The Grand Canyon really doesn’t need an explanation—the name says it all. You stand at the edge and look, and it’s self-evident why it’s one of the Seven Natural Wonders of the World. A week ago Steph and I, along with her parents, took our son to see the Grand Canyon for the first time. What an experience. As we walked up to the rim, his reaction was priceless!
We didn’t descent from the rim during the trip, but you can’t help but admire the views whether it’s your first visit or not. The scale of the Canyon is almost inconceivable. One of the best things about the trip itself was the US National Park Service’s “Junior Ranger” program. When we checked in at the Visitor’s Center, they provided me a book for him with a number of educational requirements that had to be met to earn a Junior Ranger certificate and badge. Needless to say, Paul was excited as we showed him the book. Activities were based on the age of the child and broken into categories named after different animals. For his age, he had to attend at least one presentation by a Ranger, write and draw what he learned from the presentation, and complete four other tasks oriented toward focusing a child his age on aspects of nature and the Canyon itself. We ended up attending two Ranger presentations.
The first full day we were there Paul selected a presentation about fossils. At the appointed time, we met with Ranger Mike and took a short walk from the Bright Angel Trailhead to a large fossil bed, probably less than a half mile away. Along the way we stopped and sat on the rim while Ranger Mike talked about the geologic history of the Canyon and how it formed, the rock types present in the Canyon, and why we’re able to find so many fossils today. Then everyone was up and walking again and in just a few minutes we were standing in the fossil bed. Ranger Mike described the five types of fossils we could find, then made it clear to the kids that all of them would find and see an example of all of them. The parents all seemed just as interested as their kids, but we had a moment of levity when Ranger Mike told the kids, “as our time goes on, if we haven’t seen a particular kind of fossil, you might want to look where the Ranger is standing.” Kids were excited to know they’d get a hint; parents were happy that our guide wouldn’t let the lesson go too long. The kids had great eyes though and within about 15 minutes everyone had seen all five fossil types.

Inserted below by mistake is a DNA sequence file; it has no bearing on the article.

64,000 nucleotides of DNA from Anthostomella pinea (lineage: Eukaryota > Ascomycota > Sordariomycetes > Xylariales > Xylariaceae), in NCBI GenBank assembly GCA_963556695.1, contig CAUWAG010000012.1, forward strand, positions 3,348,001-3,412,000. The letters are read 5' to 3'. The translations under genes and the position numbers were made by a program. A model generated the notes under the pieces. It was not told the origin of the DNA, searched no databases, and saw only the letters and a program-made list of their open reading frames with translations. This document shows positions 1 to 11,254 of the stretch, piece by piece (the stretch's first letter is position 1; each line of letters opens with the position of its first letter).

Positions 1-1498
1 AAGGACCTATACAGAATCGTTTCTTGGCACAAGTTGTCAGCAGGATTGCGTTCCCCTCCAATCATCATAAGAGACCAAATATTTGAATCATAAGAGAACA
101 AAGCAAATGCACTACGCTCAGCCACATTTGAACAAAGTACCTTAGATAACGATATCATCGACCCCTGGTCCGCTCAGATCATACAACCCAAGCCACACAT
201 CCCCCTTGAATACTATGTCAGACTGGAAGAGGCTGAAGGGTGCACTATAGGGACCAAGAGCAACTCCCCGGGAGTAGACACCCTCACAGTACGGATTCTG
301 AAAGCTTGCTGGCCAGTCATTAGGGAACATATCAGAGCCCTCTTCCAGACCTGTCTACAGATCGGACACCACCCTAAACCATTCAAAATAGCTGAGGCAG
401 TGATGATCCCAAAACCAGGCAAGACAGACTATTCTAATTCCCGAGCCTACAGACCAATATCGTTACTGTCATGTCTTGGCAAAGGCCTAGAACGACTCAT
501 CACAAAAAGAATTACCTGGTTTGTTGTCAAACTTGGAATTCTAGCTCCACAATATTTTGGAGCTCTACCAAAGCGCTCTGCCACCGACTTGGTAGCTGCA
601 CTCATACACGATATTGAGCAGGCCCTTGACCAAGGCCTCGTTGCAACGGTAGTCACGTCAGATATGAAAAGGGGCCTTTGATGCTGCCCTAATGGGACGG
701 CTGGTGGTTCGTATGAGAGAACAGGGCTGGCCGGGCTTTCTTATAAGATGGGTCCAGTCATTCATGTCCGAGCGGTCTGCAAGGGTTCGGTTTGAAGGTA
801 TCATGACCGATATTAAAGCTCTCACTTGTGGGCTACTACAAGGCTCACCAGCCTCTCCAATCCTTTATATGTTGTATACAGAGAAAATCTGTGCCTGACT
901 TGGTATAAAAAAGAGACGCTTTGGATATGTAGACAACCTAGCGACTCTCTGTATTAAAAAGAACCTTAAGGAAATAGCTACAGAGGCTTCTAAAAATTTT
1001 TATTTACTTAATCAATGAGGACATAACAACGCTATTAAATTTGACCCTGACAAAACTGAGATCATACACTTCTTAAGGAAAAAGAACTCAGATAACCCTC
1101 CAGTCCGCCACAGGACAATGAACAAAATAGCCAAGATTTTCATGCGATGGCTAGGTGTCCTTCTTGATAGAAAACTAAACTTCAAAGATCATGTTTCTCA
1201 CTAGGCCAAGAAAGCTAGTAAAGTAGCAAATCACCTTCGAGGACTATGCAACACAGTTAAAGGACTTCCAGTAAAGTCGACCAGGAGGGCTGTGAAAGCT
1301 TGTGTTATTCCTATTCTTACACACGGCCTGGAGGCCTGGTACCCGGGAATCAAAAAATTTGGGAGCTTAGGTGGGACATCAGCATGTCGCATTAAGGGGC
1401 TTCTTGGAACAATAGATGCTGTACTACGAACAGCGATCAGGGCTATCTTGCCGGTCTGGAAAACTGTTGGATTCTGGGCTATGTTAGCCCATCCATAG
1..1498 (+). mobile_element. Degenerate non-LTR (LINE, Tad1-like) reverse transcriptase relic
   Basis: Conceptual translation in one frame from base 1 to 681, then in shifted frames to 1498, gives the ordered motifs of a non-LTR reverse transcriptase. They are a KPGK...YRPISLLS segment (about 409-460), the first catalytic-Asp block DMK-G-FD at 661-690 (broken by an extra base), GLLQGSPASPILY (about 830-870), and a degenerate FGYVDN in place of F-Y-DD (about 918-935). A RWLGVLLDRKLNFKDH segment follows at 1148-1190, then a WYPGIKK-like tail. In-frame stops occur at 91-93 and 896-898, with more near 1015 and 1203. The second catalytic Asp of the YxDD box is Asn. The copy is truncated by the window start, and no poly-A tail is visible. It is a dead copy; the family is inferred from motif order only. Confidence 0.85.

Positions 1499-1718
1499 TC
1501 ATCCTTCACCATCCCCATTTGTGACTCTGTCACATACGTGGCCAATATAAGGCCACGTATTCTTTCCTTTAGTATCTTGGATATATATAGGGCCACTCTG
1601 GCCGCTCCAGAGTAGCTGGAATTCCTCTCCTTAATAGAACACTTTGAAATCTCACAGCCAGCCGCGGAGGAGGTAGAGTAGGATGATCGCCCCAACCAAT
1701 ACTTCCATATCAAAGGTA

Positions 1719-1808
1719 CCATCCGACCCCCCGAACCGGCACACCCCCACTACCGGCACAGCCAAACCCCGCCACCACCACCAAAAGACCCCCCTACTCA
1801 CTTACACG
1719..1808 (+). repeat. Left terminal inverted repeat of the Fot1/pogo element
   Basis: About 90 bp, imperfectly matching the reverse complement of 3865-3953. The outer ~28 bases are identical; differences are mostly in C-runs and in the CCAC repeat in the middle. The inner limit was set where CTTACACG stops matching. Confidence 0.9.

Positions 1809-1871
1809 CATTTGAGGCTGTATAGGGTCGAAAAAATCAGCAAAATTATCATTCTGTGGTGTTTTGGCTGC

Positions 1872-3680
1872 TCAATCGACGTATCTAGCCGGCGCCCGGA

At the end, Paul had to answer several questions in his book detailing what he had learned and present it to Ranger Mike to check. Since Paul had already completed the other tasks, Ranger Mike signed his certificate and presented him his Junior Ranger badge. Paul was thrilled!
The next day we attended a second presentation on the California Condor with Ranger Ty. It was as well-done as the fossil class. We gathered again near the Bright Angel Trailhead at the time of day that the California Condors are known to return to their nests after a day of scavenging. It was amazing to hear how there were only 22 (or so) of these amazing birds at one point after the population had all but disappeared primarily due to toxins in their food supply. Through a captive breeding program there are now approximately 400 birds total, spread across several locations, but primarily living in the Grand Canyon. While they’re still endangered, all the indications are they’re moving confidently toward eventual removal from the list of endangered species. Ranger Ty taught the kids (and adults!) how to tell the difference between the California Condor, the Turkey Vulture and the Raven, all three of which are present in the Canyon. He talked about the history of these birds and used kids to show us just how big they are,standing about four feet tall with a 9-10 foot wing span! He also explained the breeding and tagging program as well as the role of the Rangers in public outreach to help reduce the toxins that get into the Condor’s food. Sure enough, while we sat and listened we had the privilege of seeing two California Condors!
To make it all even cooler, just by walking around in and near our campsite, Paul was able to see a make and female Elk, several lizards, squirrels, and a variety of small birds. He also made friends with a boy with a family camping next to us and ended up putting more miles on his bike in a weekend than he’s put on there the entire rest of the time he’s had a bike.
It was a wonderful weekend of rest, education, and fun for all of us! I have no doubt Paul will remember his first visit to the Grand Canyon for the rest of his life.
It’s great to be a dad!